Medium Earns More for Me Than HubPages on New Articles

On the other hand, older Hubs retain more earning power than older Medium posts. Working together Medium and HubPages give you the both of best worlds. Would I make more on HubPages if I kept submitting more hubs and interacting as much as I do on Medium? Possibly. The statistics I gave for HubPages above my earning charts are for my original account. My Squidoo transfer account makes almost nothing there, and it's those articles I plan to revise and transfer to Medium or somewhere else. 


Review of Medium Partner Program: Should You Pay to Earn?
Image by isuru prabath from Pixabay, edited in PicMonkey 


Medium Is a User Friendly Site for Readers and Writers

After a struggle with the quirks of the WordPress and even the Blogger editor, Medium's editor is simplicity itself. One can just concentrate on writing. It's the words and the images that are important. No quizzes, polls, videos, etc. are considered important post ingredients as they are on HubPages. The focus is on what you say. I  like not having to sell anything to make money. I would like to focus on stories and ideas as opposed to products. 

As a reader, I also like reading Medium posts because they're not full of affiliate links and ads. You can read all the way through a Medium article without encountering one pop-up asking you to subscribe to a newsletter. Readers can concentrate on content. I think many people subscribe for that reason.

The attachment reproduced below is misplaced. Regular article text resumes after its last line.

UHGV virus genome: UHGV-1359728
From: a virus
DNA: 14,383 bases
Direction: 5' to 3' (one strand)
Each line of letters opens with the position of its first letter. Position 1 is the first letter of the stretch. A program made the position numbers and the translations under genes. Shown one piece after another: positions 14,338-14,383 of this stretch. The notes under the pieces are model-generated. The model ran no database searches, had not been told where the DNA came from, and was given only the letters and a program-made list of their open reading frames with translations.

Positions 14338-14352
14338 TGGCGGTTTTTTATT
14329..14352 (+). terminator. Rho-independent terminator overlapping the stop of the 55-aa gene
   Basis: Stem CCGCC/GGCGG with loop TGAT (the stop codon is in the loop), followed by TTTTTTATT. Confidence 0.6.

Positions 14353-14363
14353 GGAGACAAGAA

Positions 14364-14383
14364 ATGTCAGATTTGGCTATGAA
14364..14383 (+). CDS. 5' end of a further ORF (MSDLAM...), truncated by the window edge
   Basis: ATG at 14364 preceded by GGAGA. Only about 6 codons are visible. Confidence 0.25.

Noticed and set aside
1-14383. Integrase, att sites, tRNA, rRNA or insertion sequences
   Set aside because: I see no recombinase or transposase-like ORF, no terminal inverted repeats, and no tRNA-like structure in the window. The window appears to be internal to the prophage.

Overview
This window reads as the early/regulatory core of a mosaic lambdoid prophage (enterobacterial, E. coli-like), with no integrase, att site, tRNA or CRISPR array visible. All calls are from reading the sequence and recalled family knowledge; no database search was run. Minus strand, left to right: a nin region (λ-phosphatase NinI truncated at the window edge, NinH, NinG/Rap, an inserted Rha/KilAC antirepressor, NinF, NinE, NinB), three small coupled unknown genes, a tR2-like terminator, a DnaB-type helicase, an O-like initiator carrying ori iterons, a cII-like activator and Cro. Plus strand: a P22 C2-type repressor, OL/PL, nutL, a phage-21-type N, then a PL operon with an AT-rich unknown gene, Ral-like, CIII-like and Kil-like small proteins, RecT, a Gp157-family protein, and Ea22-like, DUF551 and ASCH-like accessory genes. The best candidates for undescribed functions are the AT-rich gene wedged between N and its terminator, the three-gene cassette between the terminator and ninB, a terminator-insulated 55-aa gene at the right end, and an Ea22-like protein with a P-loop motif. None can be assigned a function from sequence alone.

There is a wealth of interesting content on Medium. Many Medium members are not writers, but readers. They are not part of the Medium Partner Program, but they are the ones who read our work and help us earn for our writing. 


What I Like Best About the Medium Partner Program


Medium allows me as much freedom as I want. I can write in any genre. I can apply to a publication or not. I can write on any subject, though some subjects won't earn as much as others. As long as I follow the guidelines for the Medium Partner Program, I can put any article I want to behind the paywall. Of course, that doesn't mean it will earn anything. 

Medium treats me like an adult. It lets me take responsibility for my own work. I can publish it independently without submitting it to a publication editor and waiting for approval and publication. That means I am also free to publish inferior work that is less likely to earn than more polished work.

Proofreading is my responsibility alone. Publications want quality, so they do have editors to make sure what they publish is worth reading and is free of errors. But they don't correct it for you. They send it back to you or reject it outright. If a publication rejects your work, you are still free to publish it yourself. 

For an article to earn, other Medium subscribers need to see it, read it, and interact with it. Curated articles are most likely to get a kick start leading to more views on Medium. Articles in publications also get help from a newsletter the publication sends to its members listing new articles.